Up to about Luccombe the shore at the foot of the cliffs is covered with large boulders. At the Chine begins a sand beach, which extends along to the coast beyond Sandown. Close under the cliff are boulders and patches of shingle consisting of reddishbrown gravel, some of the flints being stained on the surface a deep red by the oxide of iron contained in the land springs. There are also to be found remains of wood hardened by iron, and it is on this beach the chalk flints are found which are polished and sold by the lapidaries as “moss agates," and sometimes called petrified sea-anemones. The beautiful colour of these is derived from stains due to contact with peroxide of iron. The crystallized cavities in these stones contain the remains of silicified sponges, “choanites” and “ventriculites.” These cavities are sometimes lined with quartz or chalcedony. Small pebbles of pure quartz or rock crystal are also found, which, when polished, are sold as “Isle of Wight diamonds.” Mr. Mark Norman considers that these have been washed out of the Wealden strata, as identical pebbles occur in the strata at Tilgate Forest and Tunbridge Wells.
The drift of the beach along Sandown Bay is northerly, but it is stopped by the projection at Culver Cliff, at the northeast end, the foot of which projects some distance and beyond low water.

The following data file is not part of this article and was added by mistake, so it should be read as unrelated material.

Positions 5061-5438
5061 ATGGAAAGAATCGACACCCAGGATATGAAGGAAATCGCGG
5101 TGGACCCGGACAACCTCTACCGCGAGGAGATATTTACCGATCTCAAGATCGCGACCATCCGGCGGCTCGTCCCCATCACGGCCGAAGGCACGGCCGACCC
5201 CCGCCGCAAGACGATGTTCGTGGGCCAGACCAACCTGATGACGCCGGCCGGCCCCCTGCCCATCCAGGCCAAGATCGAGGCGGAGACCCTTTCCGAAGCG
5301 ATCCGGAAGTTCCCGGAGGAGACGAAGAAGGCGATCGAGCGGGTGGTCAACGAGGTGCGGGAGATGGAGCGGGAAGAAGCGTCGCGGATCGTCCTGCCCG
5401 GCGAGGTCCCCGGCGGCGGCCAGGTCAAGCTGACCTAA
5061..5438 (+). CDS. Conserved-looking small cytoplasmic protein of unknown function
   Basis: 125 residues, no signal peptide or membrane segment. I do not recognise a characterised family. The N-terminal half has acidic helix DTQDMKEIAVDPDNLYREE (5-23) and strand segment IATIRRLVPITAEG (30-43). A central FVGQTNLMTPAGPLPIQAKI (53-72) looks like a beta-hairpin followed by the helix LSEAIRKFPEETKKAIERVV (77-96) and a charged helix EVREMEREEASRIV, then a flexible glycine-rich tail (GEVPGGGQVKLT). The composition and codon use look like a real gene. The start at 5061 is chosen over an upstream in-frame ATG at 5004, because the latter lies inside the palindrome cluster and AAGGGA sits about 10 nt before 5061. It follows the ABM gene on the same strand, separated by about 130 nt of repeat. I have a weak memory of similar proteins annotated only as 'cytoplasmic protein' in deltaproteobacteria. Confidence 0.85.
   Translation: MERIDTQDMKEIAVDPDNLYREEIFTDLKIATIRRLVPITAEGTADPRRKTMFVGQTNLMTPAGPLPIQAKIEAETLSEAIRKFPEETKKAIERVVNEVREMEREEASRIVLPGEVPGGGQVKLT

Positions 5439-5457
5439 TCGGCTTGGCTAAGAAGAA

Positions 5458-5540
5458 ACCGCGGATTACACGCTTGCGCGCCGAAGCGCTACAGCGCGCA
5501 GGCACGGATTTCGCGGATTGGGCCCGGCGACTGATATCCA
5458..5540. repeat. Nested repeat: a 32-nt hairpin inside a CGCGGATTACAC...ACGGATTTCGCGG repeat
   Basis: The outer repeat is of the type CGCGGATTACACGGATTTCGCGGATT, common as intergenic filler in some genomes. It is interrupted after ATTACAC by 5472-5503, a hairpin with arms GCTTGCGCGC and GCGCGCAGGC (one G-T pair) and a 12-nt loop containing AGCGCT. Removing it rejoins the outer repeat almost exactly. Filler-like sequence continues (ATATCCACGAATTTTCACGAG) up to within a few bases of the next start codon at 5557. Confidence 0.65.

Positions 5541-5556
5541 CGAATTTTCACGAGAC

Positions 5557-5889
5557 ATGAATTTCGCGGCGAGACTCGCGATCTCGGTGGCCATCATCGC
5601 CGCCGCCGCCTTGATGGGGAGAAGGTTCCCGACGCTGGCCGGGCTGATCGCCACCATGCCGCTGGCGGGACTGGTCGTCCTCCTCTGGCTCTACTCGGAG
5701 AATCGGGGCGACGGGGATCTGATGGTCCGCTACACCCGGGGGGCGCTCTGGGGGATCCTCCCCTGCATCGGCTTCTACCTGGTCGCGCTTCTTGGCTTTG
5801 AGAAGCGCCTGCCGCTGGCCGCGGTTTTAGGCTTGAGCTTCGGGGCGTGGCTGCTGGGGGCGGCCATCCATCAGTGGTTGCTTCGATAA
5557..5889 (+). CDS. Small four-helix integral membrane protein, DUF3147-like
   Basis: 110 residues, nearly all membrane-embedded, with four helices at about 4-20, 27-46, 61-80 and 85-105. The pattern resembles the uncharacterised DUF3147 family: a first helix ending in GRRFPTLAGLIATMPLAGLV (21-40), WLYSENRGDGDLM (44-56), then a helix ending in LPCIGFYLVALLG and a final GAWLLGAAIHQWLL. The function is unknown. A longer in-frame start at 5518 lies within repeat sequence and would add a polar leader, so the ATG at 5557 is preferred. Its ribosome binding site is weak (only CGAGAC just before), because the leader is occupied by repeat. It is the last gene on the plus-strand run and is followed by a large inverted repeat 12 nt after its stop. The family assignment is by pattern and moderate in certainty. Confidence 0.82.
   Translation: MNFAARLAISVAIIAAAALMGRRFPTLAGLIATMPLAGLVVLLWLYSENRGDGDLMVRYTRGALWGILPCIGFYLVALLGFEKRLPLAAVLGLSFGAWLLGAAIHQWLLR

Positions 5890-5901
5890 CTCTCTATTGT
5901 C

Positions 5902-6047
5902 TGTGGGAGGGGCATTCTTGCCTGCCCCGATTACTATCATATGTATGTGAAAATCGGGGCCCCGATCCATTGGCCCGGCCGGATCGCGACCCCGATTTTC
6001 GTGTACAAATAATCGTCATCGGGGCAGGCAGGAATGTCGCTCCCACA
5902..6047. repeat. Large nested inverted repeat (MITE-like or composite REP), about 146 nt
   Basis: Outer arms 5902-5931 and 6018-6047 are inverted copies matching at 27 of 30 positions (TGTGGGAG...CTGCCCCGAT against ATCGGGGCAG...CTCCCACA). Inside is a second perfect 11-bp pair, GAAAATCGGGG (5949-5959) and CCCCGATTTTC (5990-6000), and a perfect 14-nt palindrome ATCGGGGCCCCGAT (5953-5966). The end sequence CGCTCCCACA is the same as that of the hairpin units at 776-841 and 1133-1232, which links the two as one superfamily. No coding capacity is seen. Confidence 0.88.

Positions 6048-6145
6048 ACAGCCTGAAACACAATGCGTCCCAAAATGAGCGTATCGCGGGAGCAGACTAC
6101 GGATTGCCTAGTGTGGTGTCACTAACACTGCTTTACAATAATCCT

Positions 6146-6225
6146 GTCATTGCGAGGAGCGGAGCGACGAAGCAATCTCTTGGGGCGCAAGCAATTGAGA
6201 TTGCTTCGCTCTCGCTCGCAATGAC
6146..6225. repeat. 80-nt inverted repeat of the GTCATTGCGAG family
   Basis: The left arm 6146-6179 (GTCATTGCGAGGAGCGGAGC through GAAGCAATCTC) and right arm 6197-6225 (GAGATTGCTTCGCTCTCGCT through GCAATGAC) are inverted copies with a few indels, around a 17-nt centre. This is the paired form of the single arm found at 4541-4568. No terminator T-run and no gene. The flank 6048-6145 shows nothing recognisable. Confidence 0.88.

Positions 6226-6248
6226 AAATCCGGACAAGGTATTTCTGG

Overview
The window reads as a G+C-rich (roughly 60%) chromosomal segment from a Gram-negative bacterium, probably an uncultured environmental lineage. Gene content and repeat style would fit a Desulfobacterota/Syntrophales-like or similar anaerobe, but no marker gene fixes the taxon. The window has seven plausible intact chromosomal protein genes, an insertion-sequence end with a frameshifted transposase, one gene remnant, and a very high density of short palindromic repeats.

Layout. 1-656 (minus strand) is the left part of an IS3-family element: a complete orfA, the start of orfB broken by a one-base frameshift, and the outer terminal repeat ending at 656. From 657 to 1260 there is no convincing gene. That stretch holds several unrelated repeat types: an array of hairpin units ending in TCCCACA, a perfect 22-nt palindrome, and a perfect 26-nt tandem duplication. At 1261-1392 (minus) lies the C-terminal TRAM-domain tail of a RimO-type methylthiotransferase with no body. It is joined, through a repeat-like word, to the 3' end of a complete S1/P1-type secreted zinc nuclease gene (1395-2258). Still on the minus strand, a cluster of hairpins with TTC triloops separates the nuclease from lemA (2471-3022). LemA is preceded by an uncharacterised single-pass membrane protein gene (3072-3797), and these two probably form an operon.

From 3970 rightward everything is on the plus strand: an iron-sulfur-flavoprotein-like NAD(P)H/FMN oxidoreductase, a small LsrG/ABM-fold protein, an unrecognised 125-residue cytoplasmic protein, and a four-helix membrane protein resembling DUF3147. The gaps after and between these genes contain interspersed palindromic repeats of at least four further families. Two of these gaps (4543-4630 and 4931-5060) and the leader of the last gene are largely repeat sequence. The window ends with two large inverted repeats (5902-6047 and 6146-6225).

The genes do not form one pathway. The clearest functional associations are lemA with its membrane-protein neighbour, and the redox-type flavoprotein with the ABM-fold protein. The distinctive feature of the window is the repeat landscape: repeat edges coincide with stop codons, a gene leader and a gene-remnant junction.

For some time past the cliffs have been giving way, and there have been some heavy falls on to the beach, partly due to land
1 “Popular Guide to the Geology of the Isle of Wight.” By Mark W. Norman. Knight. Ventnor, 1887.
Mantell's “ Geological Excursion round the Isle of Wight.” 1851.
springs, but principally from the action of the sea, which reaches the base of them at high water, the path between Sbanklin and Sandown being rendered unsafe. The beach also has become much denuded, the tide reaching the foot of the sea-wall and promenade that was built about thirty years ago. Some small groynes have been put down from time to time, but these have not been effective.
Recently application was made to the Local Government Board by the Shanklin Urban District Council for permission to borrow £2000 for the construction of two groynes for the protection of the beach and the cliffs, one to be placed at the end of the esplanade wall, 95 yards long, and the other at the north end, 100 yards long. The tender for these groynes, constructed of concrete with facing blocks, was £2200.
From Sandown the cliffs rise to Culver, the west side of which is composed of red clay, and the east side chalk. Whitecliffe Bay is bordered by plastic clay cliffs resting on chalk, capped by beds of sand and gravel, with layers of pebbles of the Woolwich and Reading series.
From the foreland at the eastern extremity of the island to Bembridge the coast is fringed by an unbroken rocky shelf, which uncovers at low water for about one-third of a mile from the shore.